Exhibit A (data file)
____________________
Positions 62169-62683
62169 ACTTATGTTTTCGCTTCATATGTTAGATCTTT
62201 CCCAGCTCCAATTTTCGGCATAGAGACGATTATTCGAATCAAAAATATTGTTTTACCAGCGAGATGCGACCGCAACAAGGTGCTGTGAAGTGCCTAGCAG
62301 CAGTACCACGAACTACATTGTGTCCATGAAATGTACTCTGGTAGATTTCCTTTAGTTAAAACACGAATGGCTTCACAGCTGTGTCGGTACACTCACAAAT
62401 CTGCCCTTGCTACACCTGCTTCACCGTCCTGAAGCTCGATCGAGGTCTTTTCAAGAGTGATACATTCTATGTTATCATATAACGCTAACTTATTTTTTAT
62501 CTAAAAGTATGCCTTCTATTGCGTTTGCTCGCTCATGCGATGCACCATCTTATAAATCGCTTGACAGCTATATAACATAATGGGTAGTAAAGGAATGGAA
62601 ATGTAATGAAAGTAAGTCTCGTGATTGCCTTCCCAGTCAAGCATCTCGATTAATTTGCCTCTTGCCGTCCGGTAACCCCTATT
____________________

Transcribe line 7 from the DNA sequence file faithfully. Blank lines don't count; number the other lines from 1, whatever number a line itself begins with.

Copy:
62601 ATGTAATGAAAGTAAGTCTCGTGATTGCCTTCCCAGTCAAGCATCTCGATTAATTTGCCTCTTGCCGTCCGGTAACCCCTATT